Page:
attachments thereto in ruling on a Rule 12(b)(6) motion. If a motion to dismiss refers to matters
outside the pleading it is more properly considered as a motion for summary judgment. See FED.
R. CIV. P. 12(d). However, the court may take judicial notice of public documents, and may also
consider documents a defendant attaches to its motion to dismiss under 12(b)(6) if the documents
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are referenced in the plaintiff’s complaint and central to the plaintiffs’ claims. See Norris v. Hearst
Trust, 500 F.3d 454, 461 n.9 (5th Cir. 2007); Collins v. Morgan Stanley Dean Witter, 224 F.3d
496, 499 (5th Cir. 2000); King v. Life Sch., 809 F. Supp. 2d 572, 579 n.1 (N.D. Tex. 2011).
A. The Internal Revenue Service must be dismissed as a party.
Plaintiff names “IRS INTERNAL REVENUE SERVICE” as Defendant in his Complaint.
ECF 1 at 1. Congress has not authorized the IRS to sue or be sued. Therefore, the IRS cannot be
sued eo nomine, or in its name. Eckhardt v. Internal Revenue Serv., Civil Action No. H-21-1297,
2022 WL 2528613, at *4 (S.D. Tex. July 7, 2022). Accordingly, the Internal Revenue Service
must be dismissed as a party to the suit. Id. (citing Henry v. United States, 277 F. App’x 429, 435
(5th Cir. 2008)).
B. Plaintiff’s constitutional claims against the real party in interest, the United
States, should be dismissed.
The United States is the real party in interest in this suit and has appeared as an interested
party. ECF 17. Plaintiff purports to bring claims against the IRS (United States) under the Fourth,
Fifth, and Fourteenth Amendments of the United States Constitution. However, “[t]he United
States has not waived sovereign immunity for constitutional torts.” Rasheed v. I.R.S., No.
5:08CV192, 2009 WL 2366173, at *5 (E.D. Tex. May 7, 2009) (citation omitted). Plaintiff
specifically seeks to assert constitutional torts through Bivens v. Six Unknown Named Agents of
Fed. Bureau of Narcotics, 403 U.S. 388, 397 (1971). Under Bivens, parties may bring damage
suits against federal officials for the violation of certain constitutional rights, including violations
of the Fourth and Fifth Amendments of the United States Constitution. Id. at 397 (Fourth
Amendment); Davis v. Passman, 442 U.S. 228, 248-49 (1979) (Fifth Amendment). Bivens claims,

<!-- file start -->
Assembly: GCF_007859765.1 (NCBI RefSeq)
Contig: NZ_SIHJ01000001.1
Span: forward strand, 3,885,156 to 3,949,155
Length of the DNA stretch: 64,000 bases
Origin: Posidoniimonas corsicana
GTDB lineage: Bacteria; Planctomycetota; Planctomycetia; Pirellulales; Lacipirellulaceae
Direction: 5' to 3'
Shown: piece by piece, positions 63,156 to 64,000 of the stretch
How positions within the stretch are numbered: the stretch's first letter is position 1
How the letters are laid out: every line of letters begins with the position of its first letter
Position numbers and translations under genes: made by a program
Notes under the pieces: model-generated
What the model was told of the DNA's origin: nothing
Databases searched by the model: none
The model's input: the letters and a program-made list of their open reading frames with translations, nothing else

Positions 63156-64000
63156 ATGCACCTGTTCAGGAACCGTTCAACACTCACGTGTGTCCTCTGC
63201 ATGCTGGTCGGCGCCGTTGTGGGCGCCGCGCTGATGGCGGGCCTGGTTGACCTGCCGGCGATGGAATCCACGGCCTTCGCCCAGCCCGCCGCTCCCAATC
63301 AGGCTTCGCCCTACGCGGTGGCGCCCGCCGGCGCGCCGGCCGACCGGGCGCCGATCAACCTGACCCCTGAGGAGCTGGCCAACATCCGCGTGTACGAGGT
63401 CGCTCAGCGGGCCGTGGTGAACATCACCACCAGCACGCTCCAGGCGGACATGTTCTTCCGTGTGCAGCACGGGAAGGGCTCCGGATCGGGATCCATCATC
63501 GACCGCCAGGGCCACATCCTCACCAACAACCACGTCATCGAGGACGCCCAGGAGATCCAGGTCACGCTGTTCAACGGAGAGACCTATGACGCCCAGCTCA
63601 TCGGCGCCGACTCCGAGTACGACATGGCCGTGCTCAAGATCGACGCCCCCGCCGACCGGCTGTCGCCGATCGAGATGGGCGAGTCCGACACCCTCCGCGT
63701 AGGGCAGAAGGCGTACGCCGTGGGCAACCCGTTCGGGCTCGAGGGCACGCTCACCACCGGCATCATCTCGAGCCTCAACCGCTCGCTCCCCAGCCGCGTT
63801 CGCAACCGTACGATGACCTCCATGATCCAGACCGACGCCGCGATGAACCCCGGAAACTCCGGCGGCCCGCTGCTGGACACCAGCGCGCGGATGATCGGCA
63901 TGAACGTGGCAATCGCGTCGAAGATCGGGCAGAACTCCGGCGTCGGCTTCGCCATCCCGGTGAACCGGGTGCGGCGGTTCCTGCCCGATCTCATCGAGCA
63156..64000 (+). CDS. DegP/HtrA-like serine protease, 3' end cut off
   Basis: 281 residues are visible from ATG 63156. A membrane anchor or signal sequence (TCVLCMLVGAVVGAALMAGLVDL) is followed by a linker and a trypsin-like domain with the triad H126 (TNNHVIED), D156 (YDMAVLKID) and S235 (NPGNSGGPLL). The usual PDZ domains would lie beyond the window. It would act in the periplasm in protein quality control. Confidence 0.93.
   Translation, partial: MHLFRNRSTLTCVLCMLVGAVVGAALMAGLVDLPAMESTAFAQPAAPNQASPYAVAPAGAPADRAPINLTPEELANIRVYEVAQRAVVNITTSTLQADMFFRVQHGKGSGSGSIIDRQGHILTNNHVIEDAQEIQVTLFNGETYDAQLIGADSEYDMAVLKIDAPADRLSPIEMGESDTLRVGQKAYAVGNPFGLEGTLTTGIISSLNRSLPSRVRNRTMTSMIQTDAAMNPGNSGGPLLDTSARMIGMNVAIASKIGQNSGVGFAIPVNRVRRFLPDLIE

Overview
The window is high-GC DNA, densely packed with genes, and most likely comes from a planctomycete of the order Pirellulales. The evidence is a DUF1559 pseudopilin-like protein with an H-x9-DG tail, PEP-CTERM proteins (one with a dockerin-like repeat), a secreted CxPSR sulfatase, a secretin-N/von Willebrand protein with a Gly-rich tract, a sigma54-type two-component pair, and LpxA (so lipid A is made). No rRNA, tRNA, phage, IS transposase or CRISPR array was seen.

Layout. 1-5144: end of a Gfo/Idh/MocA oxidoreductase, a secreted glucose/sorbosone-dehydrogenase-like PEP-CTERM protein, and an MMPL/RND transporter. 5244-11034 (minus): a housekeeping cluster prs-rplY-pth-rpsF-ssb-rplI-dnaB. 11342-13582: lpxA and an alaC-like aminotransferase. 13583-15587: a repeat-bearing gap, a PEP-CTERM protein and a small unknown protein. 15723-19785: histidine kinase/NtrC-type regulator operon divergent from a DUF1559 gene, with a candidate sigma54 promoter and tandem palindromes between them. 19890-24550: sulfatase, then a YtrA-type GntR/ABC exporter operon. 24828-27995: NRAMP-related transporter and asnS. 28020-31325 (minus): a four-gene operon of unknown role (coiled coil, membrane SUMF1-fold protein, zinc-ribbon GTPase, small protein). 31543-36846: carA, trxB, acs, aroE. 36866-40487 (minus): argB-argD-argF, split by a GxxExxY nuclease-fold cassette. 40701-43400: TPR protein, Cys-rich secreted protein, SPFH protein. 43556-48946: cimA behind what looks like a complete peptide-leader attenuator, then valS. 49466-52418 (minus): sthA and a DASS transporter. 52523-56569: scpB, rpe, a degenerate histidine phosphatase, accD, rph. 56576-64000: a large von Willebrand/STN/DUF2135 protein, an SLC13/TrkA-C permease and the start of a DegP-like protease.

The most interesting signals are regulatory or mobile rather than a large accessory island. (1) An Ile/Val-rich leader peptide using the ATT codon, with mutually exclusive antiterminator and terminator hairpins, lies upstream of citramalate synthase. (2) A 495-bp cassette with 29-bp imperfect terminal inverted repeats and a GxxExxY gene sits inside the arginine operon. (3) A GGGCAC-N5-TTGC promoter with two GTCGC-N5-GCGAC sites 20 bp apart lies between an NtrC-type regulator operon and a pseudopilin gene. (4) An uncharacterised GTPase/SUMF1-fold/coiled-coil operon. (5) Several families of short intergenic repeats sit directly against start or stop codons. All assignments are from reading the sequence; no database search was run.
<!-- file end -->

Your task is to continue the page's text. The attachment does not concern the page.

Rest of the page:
however, may be brought only against individual officials, not against the United States. Carlson
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v. Green, 446 U.S. 14, 20 (1980). Accordingly, Bivens does not provide a cognizable basis for
Plaintiff’s claim against the United States.
Even if Plaintiff’s Complaint were liberally construed to allege statutory, as
opposed to constitutional violations, the Complaint still must be dismissed.
To the extent that Plaintiff could state a cognizable claim against the United States, “[t]he
United States must consent to be sued, and that consent is a prerequisite to federal jurisdiction.”
Delta Commercial Fisheries Ass’n v. Gulf of Mex. Fishery Mgmt. Council, 364 F.3d 269, 273 (5th
Cir. 2004) (citing United States v. Navajo Nation, 537 U.S. 488, 502 (2003)). Applying a very
liberal construction to Plaintiff’s Complaint, the Court interprets his claims to allege wrongful
withholding of a refund and for disregard of Internal Revenue Code provisions. The United States
has consented to be sued for these causes of action under 26 U.S.C. §§ 7422 and 7433, respectively.
See also 28 U.S.C. § 1346(a)(1) (the express grant of jurisdiction for a civil action against the
United States “for the recovery of any internal-revenue tax alleged to have been erroneously or
illegally assessed or collected”). Yet, even if Plaintiff’s Complaint were interpreted to allege
claims for a refund under Title 26 U.S.C. § 7422, or for damages under Title 26 U.S.C. § 7433,
those claims are still subject to dismissal: First, the Court lacks subject matter jurisdiction over
any potential claim Plaintiff’s Complaint could be interpreted to allege under Section 7422.
Second, Plaintiff has failed to state a claim under Section 7433.
The Court lacks subject matter jurisdiction over an unexhausted claim
against the United States for a tax refund under 26 U.S.C. § 7422.
Claims for a tax refund are governed by Section 7422 of Title 26 which “provides a limited
waiver of sovereign immunity that permits taxpayers to file suits seeking refunds.” BNSF Ry. Co.
v. U.S., 775 F.3d 743, 757 (5th Cir. 2015). However, this provision provides that “[n]o suit shall
be maintained in any court for the recovery of any internal revenue tax alleged to have been
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erroneously or illegally assessed or collected, . . . until a claim for refund or credit has been duly
filed with the Secretary . . . .” 26 U.S.C. § 7422(a) (emphasis added). This statutory language
demonstrates that the requirement for filing a claim with the Secretary prior to bringing suit in any
court is jurisdictional. Id.; see also Schaeffler, 889 F.3d at 243 (stating that a Plaintiff’s failure to
comply with the jurisdictional requirements of Section 7422 deprive the court of subject matter
jurisdiction); Hoogerheide v. I.R.S., 637 F.3d 634, 638 (6th Cir. 2011) (using the language of
Section 7422 as an example of “how [the text of] an exhaustion requirement might establish a